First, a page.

It seems that the cable industry has once again become everyone’s favorite public policy punching-bag. The “government-knows-best” crowd is practically foaming at the mouth about the need for “Net neutrality” mandates on cable’s broadband offerings, censorship of speech on various cable channels or programs, and “a la carte” mandates for cable’s video lineup.

On this last item, the FCC has just today released a revised version of an earlier staff report conducted during Chairman Michael Powell’s tenure. The Powell era FCC report revealed that a la carte would raise prices and hurt program diversity. By contrast, today’s report, which new FCC Chairman Kevin Martin requested, argues that the old report got it completely wrong and that a la carte would lead to lower prices and not hurt diversity. So, within the span of 18 months, we have an expert regulatory agency coming to diametrically opposed conclusions on the same issue. (Makes you wonder about those old theories of scientific bureaucracy!) What are we to make of these contradictory results?

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A la carte regulation continues to be a hot topic these days and I’ve recently penned two new editorials on the subject.

First, I have a piece in today’s National Review Online with the rather boring title “A La Carte Cable Concerns.” It’s a response to this piece by Cesar Conda in which he made they case for conservatives to support a la carte regulation.

Second, Ray Gifford and I penned an editorial on a la carte for the Rocky Mountain News last week as a counter-point to an essay by Brent Bozell and Gene Kimmelman. Our editorial can be found here.

For more background on the a la carte debate, read my PFF paper on the “Moral and Philosophical Aspects of the Debate over A La Carte Regulation” and this essay on “A ‘Voluntary’ Charade: The ‘Family-Friendly Tier’ Case Study.”

James’s post in defense of a la carte makes me think that a big part of what’s going on in this debate is ambiguity and confusion regarding what exactly counts as “a la carte.” As my recent article suggests, most a la carte activists seem to imagine that, if the standard cable tier gives you 50 channels for $50/month, then you should be able to buy 10 channels for $10/month, or one channel for $1/month.

That is, of course, absurd. It would be great for consumers if it were possible, but the problem is that the cable companies would go bankrupt. It costs a lot more than $1 to deliver that one channel to the customer’s home. That’s why, if forced to adopt a “pure” a la carte model, channels would have to set the per-channel cost much higher than $1–probably more like $5-10 per channel. It should be obvious that consumers wouldn’t benefit from that.

But if we relax our definition of “a la carte,” it’s possible to imagine a model that could work. Consider a world in which every subscriber pays a $40 access fee, and then chooses channels “a la carte” for 25 cents apiece. This is, technically speaking, an a la carte system, and it would probably work just fine: at 25 cents apiece, most consumers would probably take 30 or 40 channels, roughly approximating the status quo. This could plausibly be called an “a la carte system,” and it might work just fine.

Now consider a third system, with one minor change: the cable company decides to throw C-SPAN into the basic package for free, and tacks on 6 cents to cover the subscriber fee. (If I remember correctly, this is what C-SPAN charges per subscriber) My question is: has this ceased to be an a la carte system? After all, consumers are now being “forced” to buy C-SPAN in order to get other cable channels. But it’s hard to imagine cable customer being outraged at a 6-cent hike in their bills.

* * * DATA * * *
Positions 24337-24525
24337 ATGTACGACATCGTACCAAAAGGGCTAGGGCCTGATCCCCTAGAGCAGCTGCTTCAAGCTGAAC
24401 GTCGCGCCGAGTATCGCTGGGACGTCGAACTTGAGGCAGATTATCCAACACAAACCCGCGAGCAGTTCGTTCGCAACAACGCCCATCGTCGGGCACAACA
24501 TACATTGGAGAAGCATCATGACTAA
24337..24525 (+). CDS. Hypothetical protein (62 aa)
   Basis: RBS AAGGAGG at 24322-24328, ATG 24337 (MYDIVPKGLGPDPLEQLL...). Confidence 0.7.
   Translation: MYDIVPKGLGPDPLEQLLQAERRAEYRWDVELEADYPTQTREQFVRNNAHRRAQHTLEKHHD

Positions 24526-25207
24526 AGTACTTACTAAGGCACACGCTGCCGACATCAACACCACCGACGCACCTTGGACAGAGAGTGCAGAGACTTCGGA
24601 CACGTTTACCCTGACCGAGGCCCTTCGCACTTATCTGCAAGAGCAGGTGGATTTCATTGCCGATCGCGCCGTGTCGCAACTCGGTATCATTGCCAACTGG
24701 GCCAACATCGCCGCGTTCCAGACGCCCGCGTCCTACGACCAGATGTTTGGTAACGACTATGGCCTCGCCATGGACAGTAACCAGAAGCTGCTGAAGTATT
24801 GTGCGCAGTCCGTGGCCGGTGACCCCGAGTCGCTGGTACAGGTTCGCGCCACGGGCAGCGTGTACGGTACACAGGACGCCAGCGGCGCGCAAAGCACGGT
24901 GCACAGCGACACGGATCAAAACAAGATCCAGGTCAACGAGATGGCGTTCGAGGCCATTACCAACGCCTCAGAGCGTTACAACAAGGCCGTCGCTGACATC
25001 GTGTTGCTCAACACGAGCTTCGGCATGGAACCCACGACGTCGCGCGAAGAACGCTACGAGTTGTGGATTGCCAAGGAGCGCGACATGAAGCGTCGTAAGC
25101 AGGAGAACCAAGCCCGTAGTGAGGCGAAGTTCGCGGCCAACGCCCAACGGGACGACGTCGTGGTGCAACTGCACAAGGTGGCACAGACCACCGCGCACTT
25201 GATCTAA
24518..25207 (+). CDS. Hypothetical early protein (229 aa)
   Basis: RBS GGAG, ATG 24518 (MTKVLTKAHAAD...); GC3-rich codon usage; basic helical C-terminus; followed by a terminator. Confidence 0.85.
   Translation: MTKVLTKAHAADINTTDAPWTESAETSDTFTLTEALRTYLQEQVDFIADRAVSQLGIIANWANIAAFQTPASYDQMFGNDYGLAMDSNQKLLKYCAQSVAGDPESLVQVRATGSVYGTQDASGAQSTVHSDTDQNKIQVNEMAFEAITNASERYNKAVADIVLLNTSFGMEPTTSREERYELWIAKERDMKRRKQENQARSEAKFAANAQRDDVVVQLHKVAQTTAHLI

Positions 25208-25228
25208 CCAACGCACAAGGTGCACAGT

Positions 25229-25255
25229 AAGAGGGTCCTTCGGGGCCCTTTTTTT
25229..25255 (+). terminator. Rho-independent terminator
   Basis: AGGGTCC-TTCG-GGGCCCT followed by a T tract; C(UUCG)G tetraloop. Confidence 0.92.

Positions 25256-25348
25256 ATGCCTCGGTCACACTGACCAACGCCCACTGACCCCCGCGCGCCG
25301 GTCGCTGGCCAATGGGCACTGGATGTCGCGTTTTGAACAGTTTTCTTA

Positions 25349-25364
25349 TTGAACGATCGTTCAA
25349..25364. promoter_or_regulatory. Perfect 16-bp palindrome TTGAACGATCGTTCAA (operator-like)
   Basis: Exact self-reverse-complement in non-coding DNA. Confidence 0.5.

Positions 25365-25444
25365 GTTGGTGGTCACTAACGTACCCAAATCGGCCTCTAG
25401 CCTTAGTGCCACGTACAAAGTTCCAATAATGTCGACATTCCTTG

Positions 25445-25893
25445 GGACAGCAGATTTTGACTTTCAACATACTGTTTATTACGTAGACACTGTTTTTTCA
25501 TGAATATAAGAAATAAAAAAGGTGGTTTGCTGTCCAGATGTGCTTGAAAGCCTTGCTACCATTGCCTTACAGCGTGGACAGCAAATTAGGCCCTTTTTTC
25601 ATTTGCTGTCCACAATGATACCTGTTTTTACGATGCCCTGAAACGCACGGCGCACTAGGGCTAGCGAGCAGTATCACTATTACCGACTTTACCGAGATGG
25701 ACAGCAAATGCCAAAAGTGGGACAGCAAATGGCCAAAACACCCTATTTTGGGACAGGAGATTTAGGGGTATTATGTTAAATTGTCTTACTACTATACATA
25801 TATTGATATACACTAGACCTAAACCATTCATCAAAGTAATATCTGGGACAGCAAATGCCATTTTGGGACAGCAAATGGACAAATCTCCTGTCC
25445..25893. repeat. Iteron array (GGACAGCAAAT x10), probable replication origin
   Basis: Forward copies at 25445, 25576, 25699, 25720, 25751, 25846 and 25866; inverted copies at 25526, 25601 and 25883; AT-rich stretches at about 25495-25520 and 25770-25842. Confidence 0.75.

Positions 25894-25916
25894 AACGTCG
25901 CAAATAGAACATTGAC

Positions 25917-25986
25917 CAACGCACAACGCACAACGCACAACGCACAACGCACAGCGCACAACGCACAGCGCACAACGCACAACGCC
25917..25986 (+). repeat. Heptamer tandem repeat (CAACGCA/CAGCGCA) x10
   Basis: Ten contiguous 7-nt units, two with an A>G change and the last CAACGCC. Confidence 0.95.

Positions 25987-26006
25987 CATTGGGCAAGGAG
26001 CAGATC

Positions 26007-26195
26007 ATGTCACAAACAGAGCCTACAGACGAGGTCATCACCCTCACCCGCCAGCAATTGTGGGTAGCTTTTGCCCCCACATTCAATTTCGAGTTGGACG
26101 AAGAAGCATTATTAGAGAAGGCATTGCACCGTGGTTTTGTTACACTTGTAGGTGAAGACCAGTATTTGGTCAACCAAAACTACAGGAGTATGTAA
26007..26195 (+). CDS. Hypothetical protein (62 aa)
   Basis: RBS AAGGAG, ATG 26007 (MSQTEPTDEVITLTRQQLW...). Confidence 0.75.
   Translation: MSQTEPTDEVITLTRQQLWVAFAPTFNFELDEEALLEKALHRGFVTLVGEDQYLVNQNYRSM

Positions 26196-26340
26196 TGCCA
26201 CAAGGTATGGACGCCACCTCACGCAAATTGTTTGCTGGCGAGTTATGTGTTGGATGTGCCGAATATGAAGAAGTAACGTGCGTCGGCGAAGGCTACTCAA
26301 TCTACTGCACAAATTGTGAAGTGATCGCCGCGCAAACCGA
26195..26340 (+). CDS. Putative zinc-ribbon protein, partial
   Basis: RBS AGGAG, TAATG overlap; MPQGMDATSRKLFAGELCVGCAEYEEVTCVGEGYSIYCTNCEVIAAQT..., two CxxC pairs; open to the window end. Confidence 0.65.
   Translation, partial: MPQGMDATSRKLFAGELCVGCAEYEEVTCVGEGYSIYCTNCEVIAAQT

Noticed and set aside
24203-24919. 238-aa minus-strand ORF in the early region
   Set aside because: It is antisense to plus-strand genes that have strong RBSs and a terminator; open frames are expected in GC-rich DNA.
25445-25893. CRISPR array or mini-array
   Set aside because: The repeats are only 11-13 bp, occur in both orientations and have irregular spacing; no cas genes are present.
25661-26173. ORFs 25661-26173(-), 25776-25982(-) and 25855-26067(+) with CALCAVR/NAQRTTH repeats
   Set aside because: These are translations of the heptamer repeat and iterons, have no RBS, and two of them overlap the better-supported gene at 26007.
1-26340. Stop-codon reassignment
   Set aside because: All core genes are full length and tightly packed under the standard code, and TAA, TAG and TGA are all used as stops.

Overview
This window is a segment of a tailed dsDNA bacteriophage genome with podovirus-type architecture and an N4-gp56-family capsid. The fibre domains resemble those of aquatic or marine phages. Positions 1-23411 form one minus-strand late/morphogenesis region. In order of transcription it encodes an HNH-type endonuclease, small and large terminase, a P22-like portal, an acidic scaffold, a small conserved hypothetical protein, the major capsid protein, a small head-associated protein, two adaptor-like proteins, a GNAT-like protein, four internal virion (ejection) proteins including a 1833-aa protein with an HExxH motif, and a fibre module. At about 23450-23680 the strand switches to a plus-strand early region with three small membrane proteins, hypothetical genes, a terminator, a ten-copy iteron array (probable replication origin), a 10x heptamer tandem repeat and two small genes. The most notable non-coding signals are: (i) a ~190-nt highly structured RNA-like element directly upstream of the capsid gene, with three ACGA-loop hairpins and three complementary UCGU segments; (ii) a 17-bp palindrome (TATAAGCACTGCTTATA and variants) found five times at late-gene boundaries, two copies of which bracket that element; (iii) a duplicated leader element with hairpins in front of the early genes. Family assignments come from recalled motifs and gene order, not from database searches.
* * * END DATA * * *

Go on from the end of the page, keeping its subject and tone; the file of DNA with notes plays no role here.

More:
What’s going on is that your monthly cable bill is actually paying for two things: the programming and the infrastrcture necessary to deliver the programming. What people don’t seem to understand is that the infrastructure is by far the largest fraction of the bill. According to this article, the average cable bill is $45 for 64 channels. Of that, $45, only $14 goes to cable networks for the cost of content. The remainder, $31, goes to cover the cable company’s own costs.

To bring this back to James’s article, I suspect the systems the Baby Bells are rolling out will be “a la carte” only in the third sense described above. There will doubtless be a basic access fee that will apply to everyone who gets the service. There’s also likely to be some content, such as C-SPAN and PBS, included for free with the basic IPTV service.

But the fact is, the current cable industry is already a la carte in this sense. There’s some content available with the basic package, and then there is other content–“premium” channels, pay-per-view content, on demand movies–that is offered “a la carte.” The only difference is a matter of degree: the Baby Bells might be putting less content in the “basic” bundle, while the cable companies are putting more.

If that’s how we’re defining the terms, it’s not clear what’s being argued about. Of course a la carte, defined in this loose sense, “works.” No sane person would claim otherwise. The debate is whether “pure” a la carte, in which there is no “basic” bundle, can “work.” I think the answer to that is clearly no, and I’ll be shocked if the Baby Bells ever offer such a pricing structure.

The idea of a la carte pricing for cable television has taken a beating since Kevin Martin suggested it in a congressional forum a few weeks ago. (For some good pieces by my TLF colleagues, look here, here, and here. It’s clear that a la carte pricing is no free lunch for consumers (no pun), and that there have long been good business reasons for maintaining a system of packaging channels. But nothing ever stays the same in fast-changing tech markets, and that may apply to cable pricing as well. In a just-released Heritage Foundation paper, I argue that while regulation to force a la carte would be unwise, there’s a good possibility that the markeplace–without regulation–may soon provide it. Specifically, new competition by former phone companies Verizon and AT&T could upset the cable pricing applecart, and perhaps lead to a la carte pricing–or something close to it. As explained in the paper: